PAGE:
STREB Dancers Are Action Architects

STREB Dancers Are Action Architects

By Tiffany Chu
Considered neither modern nor contemporary dance, but more circus or rodeo with a dash of extreme sports and Hollywood-esque stunt-work, the STREB company dancers are known to perform petrifying feats of body contortion and athleticism with innovatively designed apparatuses. What do they call themselves? Action architects.

Forcing me to squirm and yelp and half-cover my eyes in incredulity, the STREB dancers performed BRAVE, an "extreme action dance show" at Boston's Institute of Contemporary Arts on October 24.

Perhaps the most blood-curdling piece involved three dancers clutching three cinder bricks attached to strings from the ceiling and swinging them across the dance stage. In between the periods of these swinging concussions waiting to happen, dancer after dancer leapt across the floor and landed flat on their stomachs, eliciting a violent pancake smack each time. Sharp intakes of breath could be heard throughout the entire audience.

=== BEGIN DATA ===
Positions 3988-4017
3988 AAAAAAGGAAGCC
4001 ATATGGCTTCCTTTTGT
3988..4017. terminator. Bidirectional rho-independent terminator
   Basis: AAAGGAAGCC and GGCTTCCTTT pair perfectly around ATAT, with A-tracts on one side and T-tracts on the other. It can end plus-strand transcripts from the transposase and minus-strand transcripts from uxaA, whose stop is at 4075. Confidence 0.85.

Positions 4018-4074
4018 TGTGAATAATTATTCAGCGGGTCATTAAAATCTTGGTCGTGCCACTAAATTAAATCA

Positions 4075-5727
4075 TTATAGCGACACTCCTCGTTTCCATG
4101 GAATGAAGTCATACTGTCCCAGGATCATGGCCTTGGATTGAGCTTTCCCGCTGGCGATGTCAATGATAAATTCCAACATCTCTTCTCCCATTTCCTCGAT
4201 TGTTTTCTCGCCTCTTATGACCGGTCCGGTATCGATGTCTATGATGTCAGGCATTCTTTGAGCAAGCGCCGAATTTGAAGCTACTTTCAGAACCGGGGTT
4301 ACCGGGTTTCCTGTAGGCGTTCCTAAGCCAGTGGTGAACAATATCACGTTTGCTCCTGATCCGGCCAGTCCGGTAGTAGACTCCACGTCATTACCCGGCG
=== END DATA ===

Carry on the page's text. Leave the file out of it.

Other hair-raising pieces included contortions in a metal cage-like apparatus, and the gravity-defying acrobatics in Whizzing Gizmo (lead photo above).

Elizabeth Streb, the founder and choreographer, established STREB in 1985 and is widely known for her experimentation and muscle-and-motion vocabulary. (You can even see her spatial thought processes in her sketchbook.) Now, in their space in Brooklyn, she runs SLAM (STREB Lab for Action Mechanics) as well, where the door is always open for the public to come, watch rehearsals, and take classes. Today, they have a far-flung schedule from Phoenix to Davis to Chapel Hill, and you can check out their tour or the video below if you’d like to experience the space-shifting, wince-evoking, human-body-crashing phenomenon for yourself.


Photos courtesy of Ashmont Media


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